Telecom giant headquartered Denver / SAT 6-25-11 / Practice with Wheel of Year / Chief Sassacus led one side / Where to get citation while surfing
Saturday, June 25, 2011
Piels Beer, aka Piel Bros. Beer and Piel's Beer, is a regional lager beer, originally brewed in Brooklyn, New York. Located in the East New York section of Brooklyn at 315 Liberty Avenue, it was founded in 1883 by the Piel brothers: Gottfried, Michael and Wilhelm Piel. The soft water from Long Island was preferred by German brewers and Breweries in Brooklyn proliferated at this time. Piels union employees are reputed to have been guaranteed ice cold beer on tap 24 hours a day in their union contract. Piels, in its present incarnation, is generally regarded as an inexpensive beer. (wikipedia)
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Wow, that's a lot of Qs. Impressive. A flamboyant grid with lots to love, chock full o' original, contemporary entries. Hard, but not brutally so. A little heavy on the proper nouns, but I've never been one to complain much about that. The one proper noun that really held me down was one I knew, but sadly couldn't spell correctly: GAUGUIN (7D: Van Gogh threatened him with a a razor blade). I plunked down GAUGHIN, which even now looks strangely right to me. But that "H," lord! Really kept both EMBANK and UNPEGGED (24A: Like some exchange rates) from coming into view. Thank god I'd heard of the PEQUOT WAR (from earlier puzzle experience) (22D: Chief Sassacus led one side in it), or that NE could've been Brutal. That's the answer that forced me to change WIKIPEDIA (which seemed certain) to WIKIQUOTE (27A: Where to get a citation while surfing). PIELS!? (22A: Pabst brand) I accepted that only because it looked vaguely like PILSNER. QUANTA looks like a Latin word I made up (30A: Portions). Still, I think that corner is rough in a wacky, and not a terrible way. There's a difference. Weird, unfamiliar stuff vs. ugly / forced / abbreviated / archaic stuff.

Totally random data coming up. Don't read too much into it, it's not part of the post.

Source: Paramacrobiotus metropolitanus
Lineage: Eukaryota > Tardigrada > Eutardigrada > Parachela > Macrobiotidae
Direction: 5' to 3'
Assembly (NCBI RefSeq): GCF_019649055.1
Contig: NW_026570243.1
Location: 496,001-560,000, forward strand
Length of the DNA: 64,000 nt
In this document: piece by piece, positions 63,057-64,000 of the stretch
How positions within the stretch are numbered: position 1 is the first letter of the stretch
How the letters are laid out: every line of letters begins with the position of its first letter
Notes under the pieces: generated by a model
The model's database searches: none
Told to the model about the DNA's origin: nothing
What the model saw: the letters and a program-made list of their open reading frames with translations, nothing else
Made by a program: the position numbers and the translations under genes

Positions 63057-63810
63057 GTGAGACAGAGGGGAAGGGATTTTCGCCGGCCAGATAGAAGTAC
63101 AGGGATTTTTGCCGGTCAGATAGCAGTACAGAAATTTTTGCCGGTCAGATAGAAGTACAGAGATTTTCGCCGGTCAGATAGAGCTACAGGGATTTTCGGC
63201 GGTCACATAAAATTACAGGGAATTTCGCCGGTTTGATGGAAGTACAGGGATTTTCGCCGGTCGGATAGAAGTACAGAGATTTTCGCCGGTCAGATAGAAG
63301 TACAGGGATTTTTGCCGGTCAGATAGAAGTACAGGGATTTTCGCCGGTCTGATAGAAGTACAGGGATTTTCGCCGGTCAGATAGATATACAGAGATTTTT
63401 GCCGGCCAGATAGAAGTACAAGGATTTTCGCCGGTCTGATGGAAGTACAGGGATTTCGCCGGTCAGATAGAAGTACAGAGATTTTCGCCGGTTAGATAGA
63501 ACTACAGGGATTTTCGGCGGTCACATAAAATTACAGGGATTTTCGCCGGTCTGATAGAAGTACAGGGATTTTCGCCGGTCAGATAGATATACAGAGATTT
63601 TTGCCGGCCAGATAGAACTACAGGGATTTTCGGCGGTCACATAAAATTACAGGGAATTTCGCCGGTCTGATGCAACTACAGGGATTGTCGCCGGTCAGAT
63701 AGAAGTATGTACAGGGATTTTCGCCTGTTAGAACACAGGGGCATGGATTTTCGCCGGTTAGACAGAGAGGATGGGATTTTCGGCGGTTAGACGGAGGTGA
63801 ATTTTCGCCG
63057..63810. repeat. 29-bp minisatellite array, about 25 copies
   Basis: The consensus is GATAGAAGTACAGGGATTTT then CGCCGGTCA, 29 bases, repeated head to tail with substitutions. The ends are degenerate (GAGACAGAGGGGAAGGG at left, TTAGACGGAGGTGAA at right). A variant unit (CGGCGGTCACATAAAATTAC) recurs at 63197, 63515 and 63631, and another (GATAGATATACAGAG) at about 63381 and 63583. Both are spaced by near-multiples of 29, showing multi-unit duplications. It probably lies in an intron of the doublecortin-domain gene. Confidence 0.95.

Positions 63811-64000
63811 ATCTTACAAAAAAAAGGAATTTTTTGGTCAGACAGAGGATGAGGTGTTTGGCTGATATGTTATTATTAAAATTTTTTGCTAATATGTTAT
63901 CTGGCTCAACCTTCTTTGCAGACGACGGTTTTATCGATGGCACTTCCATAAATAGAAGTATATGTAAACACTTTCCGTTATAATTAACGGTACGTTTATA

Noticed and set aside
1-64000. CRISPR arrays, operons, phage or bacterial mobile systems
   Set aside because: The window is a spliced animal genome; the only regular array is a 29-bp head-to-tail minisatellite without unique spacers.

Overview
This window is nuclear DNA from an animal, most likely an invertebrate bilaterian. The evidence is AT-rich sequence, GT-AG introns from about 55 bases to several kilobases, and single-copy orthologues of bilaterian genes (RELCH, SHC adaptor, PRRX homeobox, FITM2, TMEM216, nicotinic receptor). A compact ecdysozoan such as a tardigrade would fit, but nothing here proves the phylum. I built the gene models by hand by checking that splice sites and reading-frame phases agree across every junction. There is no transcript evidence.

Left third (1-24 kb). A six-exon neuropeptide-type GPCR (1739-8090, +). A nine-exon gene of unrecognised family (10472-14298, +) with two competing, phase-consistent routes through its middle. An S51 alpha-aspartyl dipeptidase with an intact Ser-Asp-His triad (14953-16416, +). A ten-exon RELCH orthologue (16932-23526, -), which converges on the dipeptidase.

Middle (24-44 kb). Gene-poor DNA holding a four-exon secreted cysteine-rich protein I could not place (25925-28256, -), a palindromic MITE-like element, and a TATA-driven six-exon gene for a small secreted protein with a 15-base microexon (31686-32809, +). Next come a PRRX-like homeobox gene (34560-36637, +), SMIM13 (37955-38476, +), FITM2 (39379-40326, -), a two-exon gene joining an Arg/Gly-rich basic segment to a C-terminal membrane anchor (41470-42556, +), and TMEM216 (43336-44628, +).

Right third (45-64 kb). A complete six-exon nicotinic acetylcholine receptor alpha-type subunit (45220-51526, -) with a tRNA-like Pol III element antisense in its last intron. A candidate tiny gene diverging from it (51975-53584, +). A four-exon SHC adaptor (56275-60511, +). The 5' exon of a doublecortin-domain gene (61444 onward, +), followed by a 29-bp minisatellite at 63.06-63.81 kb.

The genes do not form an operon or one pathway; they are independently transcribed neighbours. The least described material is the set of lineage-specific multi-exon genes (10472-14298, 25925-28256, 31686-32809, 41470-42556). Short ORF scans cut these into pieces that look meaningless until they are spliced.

Clue that threw me the most was 43A: Practice with the Wheel of the Year (WICCA). "Wheel of the Year" sounds like an award. Maybe a racing award or something? And "Practice" could be virtually anything. But CLAUDE Rains was a gimme, and the rest of the answers in that section were easy, so WICCA showed up eventually. Significant errors included TUNDRA for AURORA (2D: Polar region phenomenon). Bafflement occurred at CHI SQUARE (which I've heard of but couldn't tell you anything about) (41A: Kind of test associated with the null hypothesis), but *not* at ISOMERS, which I threw down off just the "I" (38D: Atomically related compounds). Two UN-words, you say? A DUE and a DUO, you complain? Don't be such a CALLOW EEL. This grid is nice.
The proper nouns are nicely spread out amongst a broad range of topics, from film to music to literature to commerce. These proper nouns have it all!:
- 16A: Queen with a degree from Princeton (NOOR)—higher education!
- 50A: City where "Smokey and the Bandit" begins (TEXARKANA)—cinema vérité!
- 54A: Pap's son, in literature (HUCK)—rafting!
- 58A: Brand that has Dibs (EDY'S)—dairy products!
- 59A: Telecom giant headquartered in Denver (QWEST)—toothpaste!
- 10D: St. John's is its capital (ANTIGUA)—travel!
- 29D: Pianist Schnabel (ARTUR)—music!
- 35D: Producer for 50 Cent, familiarly (DRE)—doctors!
Plus, the return of AFTA! (10A: English Leather alternative). "AFTA II: The AFTA-party."
- 20A: "Gnarly waves, dude!" ("COWABUNGA!") — fantastic. Reminds me simultaneously of Bart Simpsons and Spicoli from "Fast Times at Ridgemont High":
- 26A: Less like nuts? (SANER) — first answer in the grid. It got me TUNDRA, which, while being wrong, got me DUHS (14A: Interjections from the obtuse).
- 34A: Watt-hour fraction (ERG) — Physics question in three letters? ERG's a good bet.
- 40D: Part of morning dress (SILK HAT) — Nice vanity answer, Barry.
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P.S. And you though *my* critiques of crosswords were sometimes extreme ... I mean, I've said a lot of things, but I don't think I've ever called for the NYT to be shut down: "Kazakh Newspaper in Hot Water over Crossword Clue" (6/25/11)